SEASON LOW ERAs:
Richard Bleier: Bleier has been bounced around all season long, from the disabled list into a few piggyback outing, to the rotation and then the bullpen and back into the rotation. Hopefully you kept up there. Bleier is back in the rotation and set to start tonight. The southpaw is 2-1 with a 3.80 ERA in July, a month during which Bleier has made three starts and three bullpen appearances. He will start for the ‘Riders tonight as they aim for their fifth sweep of the season and their second at Dr Pepper Ballpark.
Jake Brigham: Like Bleier, Brigham began the season as a starter but is now in the bullpen. After a rough start in the ‘pen, Brigham has settled in nicely. The right-hander currently owns a 2.13 ERA in July, which is more than two runs better than his previous best. He has struck out 16 batters in 12 and two-thirds innings of work. Brigham has not pitched since Thursday, so fans can expect to see him again soon.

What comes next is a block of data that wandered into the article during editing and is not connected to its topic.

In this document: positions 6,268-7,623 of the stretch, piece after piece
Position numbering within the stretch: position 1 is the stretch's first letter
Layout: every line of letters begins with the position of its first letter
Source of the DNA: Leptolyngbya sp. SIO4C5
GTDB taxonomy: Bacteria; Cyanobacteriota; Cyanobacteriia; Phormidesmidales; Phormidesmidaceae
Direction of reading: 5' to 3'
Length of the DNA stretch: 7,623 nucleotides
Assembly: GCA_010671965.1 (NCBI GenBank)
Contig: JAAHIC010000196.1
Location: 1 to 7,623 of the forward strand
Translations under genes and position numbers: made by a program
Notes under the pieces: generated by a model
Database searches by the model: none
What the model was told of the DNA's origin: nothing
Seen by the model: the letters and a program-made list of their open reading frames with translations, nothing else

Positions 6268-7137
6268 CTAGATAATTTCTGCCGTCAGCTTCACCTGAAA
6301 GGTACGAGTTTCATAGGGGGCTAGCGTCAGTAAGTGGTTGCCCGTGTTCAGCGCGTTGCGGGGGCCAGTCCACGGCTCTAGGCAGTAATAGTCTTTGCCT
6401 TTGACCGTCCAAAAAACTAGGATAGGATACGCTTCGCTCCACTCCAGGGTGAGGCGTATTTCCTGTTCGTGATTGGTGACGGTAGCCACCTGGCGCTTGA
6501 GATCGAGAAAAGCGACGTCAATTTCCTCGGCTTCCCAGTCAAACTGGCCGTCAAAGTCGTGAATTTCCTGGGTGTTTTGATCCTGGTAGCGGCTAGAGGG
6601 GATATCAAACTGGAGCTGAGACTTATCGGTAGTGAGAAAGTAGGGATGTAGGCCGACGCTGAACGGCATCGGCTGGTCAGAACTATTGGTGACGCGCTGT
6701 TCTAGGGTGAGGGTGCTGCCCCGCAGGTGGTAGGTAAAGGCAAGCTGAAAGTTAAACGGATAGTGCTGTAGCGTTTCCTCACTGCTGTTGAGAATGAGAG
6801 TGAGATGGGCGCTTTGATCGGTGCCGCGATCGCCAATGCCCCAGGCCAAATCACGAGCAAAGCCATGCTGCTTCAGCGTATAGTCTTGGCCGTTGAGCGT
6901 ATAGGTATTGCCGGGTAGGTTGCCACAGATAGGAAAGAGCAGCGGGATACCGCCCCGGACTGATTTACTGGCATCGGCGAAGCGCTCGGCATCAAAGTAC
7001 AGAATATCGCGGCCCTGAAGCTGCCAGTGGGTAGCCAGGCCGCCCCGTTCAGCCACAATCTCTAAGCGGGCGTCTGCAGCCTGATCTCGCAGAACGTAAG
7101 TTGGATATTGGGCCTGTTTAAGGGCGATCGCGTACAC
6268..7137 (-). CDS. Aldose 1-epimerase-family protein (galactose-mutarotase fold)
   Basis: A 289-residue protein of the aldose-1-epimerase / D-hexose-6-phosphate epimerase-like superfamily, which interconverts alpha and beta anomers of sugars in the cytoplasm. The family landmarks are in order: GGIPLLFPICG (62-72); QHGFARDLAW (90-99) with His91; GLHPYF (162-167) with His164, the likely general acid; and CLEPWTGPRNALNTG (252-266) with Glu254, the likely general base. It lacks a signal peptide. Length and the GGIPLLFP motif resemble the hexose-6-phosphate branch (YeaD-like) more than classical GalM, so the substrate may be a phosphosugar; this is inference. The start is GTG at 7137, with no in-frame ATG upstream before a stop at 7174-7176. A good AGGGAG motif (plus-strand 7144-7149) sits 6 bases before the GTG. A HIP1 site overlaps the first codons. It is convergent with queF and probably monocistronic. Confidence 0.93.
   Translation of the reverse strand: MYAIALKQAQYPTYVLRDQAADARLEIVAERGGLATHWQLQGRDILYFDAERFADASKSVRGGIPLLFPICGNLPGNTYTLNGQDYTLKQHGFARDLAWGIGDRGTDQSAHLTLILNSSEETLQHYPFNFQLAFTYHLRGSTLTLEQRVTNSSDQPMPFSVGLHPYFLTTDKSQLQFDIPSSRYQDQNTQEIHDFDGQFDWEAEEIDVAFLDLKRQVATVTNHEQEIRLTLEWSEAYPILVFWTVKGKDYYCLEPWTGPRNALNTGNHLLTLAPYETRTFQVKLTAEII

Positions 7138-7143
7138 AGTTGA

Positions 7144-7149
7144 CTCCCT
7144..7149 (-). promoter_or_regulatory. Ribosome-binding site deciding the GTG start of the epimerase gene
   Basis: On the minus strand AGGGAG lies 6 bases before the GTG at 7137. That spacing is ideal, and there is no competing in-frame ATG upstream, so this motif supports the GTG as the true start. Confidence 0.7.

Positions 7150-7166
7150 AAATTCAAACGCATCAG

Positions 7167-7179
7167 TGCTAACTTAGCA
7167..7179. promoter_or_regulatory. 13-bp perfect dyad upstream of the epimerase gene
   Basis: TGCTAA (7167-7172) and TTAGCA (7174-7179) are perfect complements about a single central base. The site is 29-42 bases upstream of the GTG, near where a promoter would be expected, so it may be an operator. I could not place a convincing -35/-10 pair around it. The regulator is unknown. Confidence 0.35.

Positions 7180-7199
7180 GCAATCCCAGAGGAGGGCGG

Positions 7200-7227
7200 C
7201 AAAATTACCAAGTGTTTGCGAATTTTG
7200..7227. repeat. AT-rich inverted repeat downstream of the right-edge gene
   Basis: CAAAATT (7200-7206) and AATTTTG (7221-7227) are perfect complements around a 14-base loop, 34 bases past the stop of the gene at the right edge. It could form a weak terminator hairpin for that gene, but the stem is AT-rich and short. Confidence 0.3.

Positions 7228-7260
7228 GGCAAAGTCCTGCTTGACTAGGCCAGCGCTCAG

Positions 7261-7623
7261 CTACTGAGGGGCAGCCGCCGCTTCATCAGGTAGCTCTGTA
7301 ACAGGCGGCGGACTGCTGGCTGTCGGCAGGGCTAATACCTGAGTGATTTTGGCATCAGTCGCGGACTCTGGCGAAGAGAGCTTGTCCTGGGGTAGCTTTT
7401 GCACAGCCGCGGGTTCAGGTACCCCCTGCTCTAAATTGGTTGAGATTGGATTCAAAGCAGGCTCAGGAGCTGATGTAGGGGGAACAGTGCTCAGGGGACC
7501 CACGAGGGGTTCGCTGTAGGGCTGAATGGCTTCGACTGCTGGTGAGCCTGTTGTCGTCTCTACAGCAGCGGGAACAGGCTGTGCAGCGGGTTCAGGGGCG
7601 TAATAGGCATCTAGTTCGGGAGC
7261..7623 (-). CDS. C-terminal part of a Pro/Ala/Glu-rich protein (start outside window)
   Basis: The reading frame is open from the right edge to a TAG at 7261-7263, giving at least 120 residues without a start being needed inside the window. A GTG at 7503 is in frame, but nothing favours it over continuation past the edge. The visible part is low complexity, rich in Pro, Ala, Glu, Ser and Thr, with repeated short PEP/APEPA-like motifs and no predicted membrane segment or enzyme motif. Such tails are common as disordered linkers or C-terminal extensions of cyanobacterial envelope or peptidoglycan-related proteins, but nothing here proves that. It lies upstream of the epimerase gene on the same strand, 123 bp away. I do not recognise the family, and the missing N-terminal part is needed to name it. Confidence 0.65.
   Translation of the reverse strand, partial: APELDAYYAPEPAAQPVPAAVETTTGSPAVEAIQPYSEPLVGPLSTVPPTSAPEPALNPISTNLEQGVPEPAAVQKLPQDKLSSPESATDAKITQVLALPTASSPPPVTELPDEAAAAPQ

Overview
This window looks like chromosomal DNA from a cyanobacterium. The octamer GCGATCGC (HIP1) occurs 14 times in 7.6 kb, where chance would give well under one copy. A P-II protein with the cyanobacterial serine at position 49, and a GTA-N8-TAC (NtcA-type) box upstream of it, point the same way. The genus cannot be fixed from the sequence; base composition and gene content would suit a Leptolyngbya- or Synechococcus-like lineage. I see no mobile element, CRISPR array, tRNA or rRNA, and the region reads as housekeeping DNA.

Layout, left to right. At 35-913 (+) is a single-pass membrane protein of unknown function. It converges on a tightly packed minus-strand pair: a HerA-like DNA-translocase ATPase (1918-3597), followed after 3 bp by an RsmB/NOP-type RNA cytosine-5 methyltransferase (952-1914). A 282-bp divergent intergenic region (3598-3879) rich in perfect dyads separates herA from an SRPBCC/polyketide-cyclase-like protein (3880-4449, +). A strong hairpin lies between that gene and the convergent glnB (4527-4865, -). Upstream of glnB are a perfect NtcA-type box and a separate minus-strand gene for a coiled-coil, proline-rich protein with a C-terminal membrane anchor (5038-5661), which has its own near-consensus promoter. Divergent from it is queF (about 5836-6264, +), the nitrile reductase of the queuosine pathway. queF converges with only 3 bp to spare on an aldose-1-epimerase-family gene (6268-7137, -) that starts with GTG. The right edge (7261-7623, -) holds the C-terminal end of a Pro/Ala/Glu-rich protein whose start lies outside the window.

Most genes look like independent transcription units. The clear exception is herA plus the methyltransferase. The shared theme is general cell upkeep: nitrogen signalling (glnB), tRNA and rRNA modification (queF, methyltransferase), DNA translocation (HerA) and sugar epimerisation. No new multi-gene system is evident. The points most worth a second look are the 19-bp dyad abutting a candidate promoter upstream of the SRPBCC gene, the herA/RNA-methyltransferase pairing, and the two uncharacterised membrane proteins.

Robbie Erlin: The Rangers’ number four prospect has been pretty steady during his first two months at the Double-A level, and Erlin has been at his best in July. The left-hander has a 3.75 ERA in four July starts, but his record is only 1-2. In July, the strikeout-per-inning ratio has gone down a bit from June (1.2 in June to 0.8 in July), but Erlin has not walked a single batter in 24 innings this month. The next start for Erlin will be Tuesday against Midland.